18 Royals of Tafo in morgue for 13 years

The bodies of 18 members of the Agona Royal Family of Old Tafo in Kumasi have been kept in the morgue for the past 13 years due to litigation over the right of burial at the Tafo Royal Mausoleum.

The family standoff has left the aggrieved family with no choice but to resort to the public space to put pressure on their Family Head, the Tafohene, Nana Agyen Frimpong II, to pave the way for the burial of their relatives.

The Agona Royal Family is pleading with the government, parliamentarians, the clergy, human rights activists and particularly the Asantehene, Otumfuo Osei Tutu II, to intervene in the matter to get the Tafohene to do the right thing to enable the family to give their kinsmen a befitting burial.

However, the Tafohene, when reached for his comment by our Ashanti Regional correspondent, Donald Ato Dapatem, declined to speak.


The bodies are currently ‘caking’ in the Komfo Anokye Teaching Hospital, the Old Tafo Hospital and the KNUST Hospital mortuaries, all in the Kumasi Metropolis.

The pain of the aggrieved gate of the Royal Family is that even though the “detention” of the bodies in the mortuaries was caused by Nana Tafohene, he “says he will not pay the mortuary bill, but that really is not our concern”.

“Our concern is to give our family members a befitting burial in the Royal Mausoleum,” a principal member of the family, Nana Adwoa Mansa, who is also known as Lady Darling Tuffour, told the Daily Graphic.

Giving a background to the issue, Nana Mansa, who walked into the offices of the Daily Graphic to pour out her frustrations, claimed that the Tafohene was not willing to permit the relatives of the deceased to bury their family members in the Tafo Royal Mausoleum.

She explained that her mother, Nana Yaa Nsia, who was the first to die on May 19, 2005, followed by other family members, was still in the morgue, with no sign as to when she would be buried in the Royal Mausoleum, as custom demanded.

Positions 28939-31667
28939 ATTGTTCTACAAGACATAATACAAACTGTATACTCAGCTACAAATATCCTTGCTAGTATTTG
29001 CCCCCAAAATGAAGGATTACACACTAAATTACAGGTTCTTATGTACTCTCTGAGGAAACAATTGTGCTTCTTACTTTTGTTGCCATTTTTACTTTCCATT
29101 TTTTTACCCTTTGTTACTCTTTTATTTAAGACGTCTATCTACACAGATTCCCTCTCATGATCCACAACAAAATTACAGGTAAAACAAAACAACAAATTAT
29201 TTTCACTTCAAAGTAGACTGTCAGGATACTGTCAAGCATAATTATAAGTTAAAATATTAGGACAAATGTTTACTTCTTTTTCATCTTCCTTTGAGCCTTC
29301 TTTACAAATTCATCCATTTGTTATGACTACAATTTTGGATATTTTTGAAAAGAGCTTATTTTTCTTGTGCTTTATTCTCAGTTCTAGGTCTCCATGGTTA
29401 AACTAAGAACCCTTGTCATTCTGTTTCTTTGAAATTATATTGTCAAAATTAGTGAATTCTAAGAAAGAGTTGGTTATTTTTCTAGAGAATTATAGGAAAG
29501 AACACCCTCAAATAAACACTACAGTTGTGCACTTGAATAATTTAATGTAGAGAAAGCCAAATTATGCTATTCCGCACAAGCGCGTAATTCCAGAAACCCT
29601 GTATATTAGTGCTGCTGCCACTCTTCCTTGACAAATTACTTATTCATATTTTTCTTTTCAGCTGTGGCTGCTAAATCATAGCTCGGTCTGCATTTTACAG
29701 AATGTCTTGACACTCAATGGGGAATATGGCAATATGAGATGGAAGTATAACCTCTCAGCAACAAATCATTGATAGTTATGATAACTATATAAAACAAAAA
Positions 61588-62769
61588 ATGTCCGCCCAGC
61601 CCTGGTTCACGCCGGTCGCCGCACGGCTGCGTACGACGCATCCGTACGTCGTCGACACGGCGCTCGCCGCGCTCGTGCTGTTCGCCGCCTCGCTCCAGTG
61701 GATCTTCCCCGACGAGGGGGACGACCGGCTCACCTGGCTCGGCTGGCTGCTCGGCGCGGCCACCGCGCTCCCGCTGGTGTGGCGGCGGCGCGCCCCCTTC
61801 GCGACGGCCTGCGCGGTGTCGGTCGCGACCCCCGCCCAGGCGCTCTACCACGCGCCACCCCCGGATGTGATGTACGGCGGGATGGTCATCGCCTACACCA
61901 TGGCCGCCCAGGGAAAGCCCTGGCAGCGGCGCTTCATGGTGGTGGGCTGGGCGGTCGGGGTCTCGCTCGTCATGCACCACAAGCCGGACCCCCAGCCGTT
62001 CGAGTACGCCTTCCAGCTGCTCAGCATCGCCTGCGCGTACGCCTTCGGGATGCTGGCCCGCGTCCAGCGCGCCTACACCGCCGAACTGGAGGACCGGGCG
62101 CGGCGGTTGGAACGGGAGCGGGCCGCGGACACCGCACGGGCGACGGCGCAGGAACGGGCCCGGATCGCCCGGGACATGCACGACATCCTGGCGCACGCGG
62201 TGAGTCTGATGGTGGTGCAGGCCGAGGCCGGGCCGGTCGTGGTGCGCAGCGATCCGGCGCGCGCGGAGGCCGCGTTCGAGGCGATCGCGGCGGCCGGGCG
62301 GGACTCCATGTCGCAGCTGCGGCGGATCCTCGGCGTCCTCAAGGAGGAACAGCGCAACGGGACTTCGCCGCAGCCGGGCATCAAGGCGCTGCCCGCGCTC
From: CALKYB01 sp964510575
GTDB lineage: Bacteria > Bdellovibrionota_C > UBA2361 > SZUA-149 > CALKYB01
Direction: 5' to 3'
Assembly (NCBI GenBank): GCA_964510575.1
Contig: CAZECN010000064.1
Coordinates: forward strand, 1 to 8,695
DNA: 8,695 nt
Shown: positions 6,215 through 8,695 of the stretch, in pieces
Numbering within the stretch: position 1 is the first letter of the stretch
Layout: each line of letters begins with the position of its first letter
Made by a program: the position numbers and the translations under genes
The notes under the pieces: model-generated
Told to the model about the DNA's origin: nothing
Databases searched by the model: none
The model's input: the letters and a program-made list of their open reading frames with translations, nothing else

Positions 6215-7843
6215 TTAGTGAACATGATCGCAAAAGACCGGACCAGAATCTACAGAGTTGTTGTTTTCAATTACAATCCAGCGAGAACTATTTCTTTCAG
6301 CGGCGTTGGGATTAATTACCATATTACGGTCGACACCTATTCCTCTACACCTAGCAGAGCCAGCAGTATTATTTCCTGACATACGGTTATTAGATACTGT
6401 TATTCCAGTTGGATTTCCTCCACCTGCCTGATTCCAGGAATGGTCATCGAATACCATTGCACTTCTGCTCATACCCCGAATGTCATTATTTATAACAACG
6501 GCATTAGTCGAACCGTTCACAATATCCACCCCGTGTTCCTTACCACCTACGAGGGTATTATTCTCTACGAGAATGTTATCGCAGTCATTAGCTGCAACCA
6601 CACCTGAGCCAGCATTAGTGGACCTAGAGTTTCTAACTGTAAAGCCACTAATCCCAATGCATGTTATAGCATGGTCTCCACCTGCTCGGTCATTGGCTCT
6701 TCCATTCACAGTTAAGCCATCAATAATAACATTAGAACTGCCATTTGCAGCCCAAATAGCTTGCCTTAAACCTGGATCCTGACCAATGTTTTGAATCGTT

“Fellow compatriots, how can I carry out my daily endeavours in happiness while my mother’s body has been in the morgue for more than 12 years?” Nana Mansa asked.

The Great Oath

She explained that the Tafohene suspended the burial of their relatives “for the simple reason that one Sarkodie, the son of Maame Kwartemaa, who is not a royal of the Old Tafo Stool, had sworn the Great Oath of Asanteman against him to the effect that he must not allow the burial of Nana Yaa Nsiah, the sister of our late queen mother, Nana Konadu Yiadom II, at the Tafo Royal Cemetery”.

She said Nana Tafohene, who was expected to have replied the oath, rather turned to the family to enquire from them the way forward.

“The family wondered why a stranger could prevent the chief from burying his royals in his own mausoleum, and why the chief too did not attempt to exercise his power to challenge him.

“Eventually, we resolved that the chief must go and reply the oath at the Asantehene’s Palace to enable us to have access to bury the corpses in the mausoleum. Regrettably, the deceased aforesaid are still in the mortuary,” Nana Mansa explained.



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